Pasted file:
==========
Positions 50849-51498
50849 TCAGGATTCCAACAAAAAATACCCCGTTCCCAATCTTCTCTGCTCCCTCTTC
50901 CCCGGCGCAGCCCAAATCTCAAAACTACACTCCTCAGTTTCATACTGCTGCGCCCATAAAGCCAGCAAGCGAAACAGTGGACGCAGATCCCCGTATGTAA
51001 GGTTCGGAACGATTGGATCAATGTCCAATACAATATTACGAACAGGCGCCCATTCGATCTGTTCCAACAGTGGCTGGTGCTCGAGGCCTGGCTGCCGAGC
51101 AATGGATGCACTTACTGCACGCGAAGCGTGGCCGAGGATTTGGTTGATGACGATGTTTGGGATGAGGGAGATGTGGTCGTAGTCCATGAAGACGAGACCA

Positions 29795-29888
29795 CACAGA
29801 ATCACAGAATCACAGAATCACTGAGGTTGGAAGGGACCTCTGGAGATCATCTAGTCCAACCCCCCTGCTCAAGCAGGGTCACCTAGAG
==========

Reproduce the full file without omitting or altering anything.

Positions 50849-51498
50849 TCAGGATTCCAACAAAAAATACCCCGTTCCCAATCTTCTCTGCTCCCTCTTC
50901 CCCGGCGCAGCCCAAATCTCAAAACTACACTCCTCAGTTTCATACTGCTGCGCCCATAAAGCCAGCAAGCGAAACAGTGGACGCAGATCCCCGTATGTAA
51001 GGTTCGGAACGATTGGATCAATGTCCAATACAATATTACGAACAGGCGCCCATTCGATCTGTTCCAACAGTGGCTGGTGCTCGAGGCCTGGCTGCCGAGC
51101 AATGGATGCACTTACTGCACGCGAAGCGTGGCCGAGGATTTGGTTGATGACGATGTTTGGGATGAGGGAGATGTGGTCGTAGTCCATGAAGACGAGACCA

Positions 29795-29888
29795 CACAGA
29801 ATCACAGAATCACAGAATCACTGAGGTTGGAAGGGACCTCTGGAGATCATCTAGTCCAACCCCCCTGCTCAAGCAGGGTCACCTAGAG